I made it five years on twitter without any complete strangers telling me to die. Tonight, that all changed.
Oh well. I had a good run.
Last night, on twitter, I came across a discussion about Chris Cuomo.
Chris Cuomo, the CNN anchor who is also Andrew Cuomo’s kid brother, was diagnosed with COVID-19 at the end of March. For the last few weeks, he’s been broadcasting from his basement and talking about how difficult the quarantine has been for him. At one point, he said that he was so delirious with fever that he saw the ghost of his dead father.
Cuomo has also broken quarantine, to go visit a property that he owns. (Apparently, a second home is being constructed at the property.) This is not just a rumor. Not only did many people see Cuomo at the site while he was claiming to be quarantining in his basement but Cuomo himself confirmed a story about getting an argument with a bicyclist who demanded to know why Cuomo was out of quarantine. The bicyclist later came forward to confirm that he and Cuomo had the argument that Cuomo described.
Last night, on CNN, Cuomo very dramatically emerged from his basement and announced that he was now over COVID-19. Despite the fact that Cuomo himself has admitted to breaking curfew, CNN reported the story as if this was his first moment to emerge from the basement.
I have to admit that, ever since he claimed to have seen the ghost of his dead father, I’ve felt that Cuomo’s been milking the situation for everything that it’s worth. While I don’t doubt that he was sick and I agree that COVID-19 is not something to take lightly, I’ve always felt Chris Cuomo was laying it on a little thick. Common sense says that if you’re so delirious that you’re seeing a ghost that you’re not then going to be in any shape to do a nightly TV show from your basement. My suspicion has always been that Cuomo, not being in the age group that’s usually hit the hardest by the disease, had a mild case of COVID-19 and, because of the attention that he was receiving, he exaggerated his description of how sick he was.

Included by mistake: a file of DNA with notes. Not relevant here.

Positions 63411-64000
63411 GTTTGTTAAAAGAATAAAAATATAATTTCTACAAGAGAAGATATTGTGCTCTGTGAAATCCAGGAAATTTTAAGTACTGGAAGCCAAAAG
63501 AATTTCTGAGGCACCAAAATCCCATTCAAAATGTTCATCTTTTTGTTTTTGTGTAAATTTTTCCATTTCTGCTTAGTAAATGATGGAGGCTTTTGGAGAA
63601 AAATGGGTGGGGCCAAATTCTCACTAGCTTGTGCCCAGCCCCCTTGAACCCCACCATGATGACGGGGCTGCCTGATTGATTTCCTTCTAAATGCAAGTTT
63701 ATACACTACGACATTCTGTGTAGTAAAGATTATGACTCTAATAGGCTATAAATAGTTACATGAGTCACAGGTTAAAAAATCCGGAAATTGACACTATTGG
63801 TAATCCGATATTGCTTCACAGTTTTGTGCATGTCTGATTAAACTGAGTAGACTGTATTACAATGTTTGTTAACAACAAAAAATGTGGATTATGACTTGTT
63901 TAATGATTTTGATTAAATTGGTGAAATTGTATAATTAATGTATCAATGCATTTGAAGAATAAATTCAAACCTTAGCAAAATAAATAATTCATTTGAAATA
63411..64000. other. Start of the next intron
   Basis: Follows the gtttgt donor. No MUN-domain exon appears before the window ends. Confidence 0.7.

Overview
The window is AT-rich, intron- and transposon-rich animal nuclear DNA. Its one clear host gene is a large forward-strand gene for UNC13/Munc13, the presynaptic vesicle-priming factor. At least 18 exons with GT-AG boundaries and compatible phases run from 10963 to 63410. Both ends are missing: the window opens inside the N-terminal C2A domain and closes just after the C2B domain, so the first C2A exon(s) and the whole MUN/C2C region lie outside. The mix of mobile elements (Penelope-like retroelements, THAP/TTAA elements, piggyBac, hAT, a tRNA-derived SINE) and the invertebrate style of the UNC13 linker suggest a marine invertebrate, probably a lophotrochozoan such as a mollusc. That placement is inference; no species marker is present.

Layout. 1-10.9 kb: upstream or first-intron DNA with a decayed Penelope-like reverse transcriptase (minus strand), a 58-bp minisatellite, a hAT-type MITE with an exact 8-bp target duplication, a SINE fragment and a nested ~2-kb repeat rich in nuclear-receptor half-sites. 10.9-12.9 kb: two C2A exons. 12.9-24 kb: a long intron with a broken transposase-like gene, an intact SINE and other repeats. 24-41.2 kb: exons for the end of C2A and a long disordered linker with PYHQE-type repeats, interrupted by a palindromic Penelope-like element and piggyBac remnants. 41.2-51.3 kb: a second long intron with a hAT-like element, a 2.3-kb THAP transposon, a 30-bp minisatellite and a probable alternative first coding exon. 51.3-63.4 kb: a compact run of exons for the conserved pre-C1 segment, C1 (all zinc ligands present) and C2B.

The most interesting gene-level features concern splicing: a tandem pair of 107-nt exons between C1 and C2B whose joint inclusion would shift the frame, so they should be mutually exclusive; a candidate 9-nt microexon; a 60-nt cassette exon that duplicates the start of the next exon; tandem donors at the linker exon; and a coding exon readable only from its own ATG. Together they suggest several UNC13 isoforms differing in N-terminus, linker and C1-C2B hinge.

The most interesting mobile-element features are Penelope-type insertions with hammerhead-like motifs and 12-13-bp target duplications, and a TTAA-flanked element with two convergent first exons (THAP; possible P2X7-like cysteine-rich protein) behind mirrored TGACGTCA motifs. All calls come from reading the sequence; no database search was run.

That was the theory that I attempted to share last night on twitter. Unfortunately, I said that I suspected Cuomo was “faking.” Again, I don’t think he was faking being sick. I think was faking the severity of his condition. However, I didn’t make that clear and I immediately started to hear from people who apparently believe that every case of COVID-19 is fake. Though it wasn’t a huge amount of people (and the majority of the replies I got did seem to understand what I was trying to say), there were still enough people in the “Coronavirus isn’t real!” crowd that it was an eye-opening experience to read their tweets. It was a real trip down the rabbit hole.
So, for the record, I think COVID-19 is real. I think people are getting sick and that they’re dying and that we’re fools if we pretend like it’s no big deal or that it’s not actually happening. I also think Chis Cuomo should be ashamed of himself for breaking quarantine and CNN should be ashamed of themselves for pretending like he’s been down in the basement for the last two weeks as opposed to leaving the house and potentially exposing others to the coronavirus.
The main lesson that I’ve learned from all this? Never tweet. It’s just not worth the trouble.
The latest news out of the UK is that Boris Johnson is out of the ICU and that he’s recovering. That’s good news, regardless of whether you voted Tory or Labour in the last general election.
Here in the States, there was briefly a flurry of excitement when it was reported that Colin Kaepernick, who has been a free agent since 2017, had been signed by the New York Jets. It turned out that the story was based on a tweet that was put out by a parody twitter account. What was interesting was witnessing the number of media figures — the same people who were told we should listen to in times of crisis — who fell for the tweet. Those of us who have never particularly cared about whether or not Kaepernick was signed to an NFL team have often wondered who Kaepernick’s fans actually were. Now, we have our answer. They’re people who work for the cable news channels.
Myself, I never really cared whether or not Colin Kaepernick wanted to take a knee during the national anthem. It was his right, as an American, to kneel. At the same time, I also think the NFL had the right not to sign him. Many people seemed to feel that an NFL team should have been forced to sign him but, even if that was constitutional, it just would have meant Kaepernick would have been spent the past three seasons sitting on the bench instead of appearing in Nike commercials.
Today has been a good day. It’s been as close to a normal day as anyone could hope for during a pandemic lock-down. Everything that has happened has really given me a new appreciation for normal days.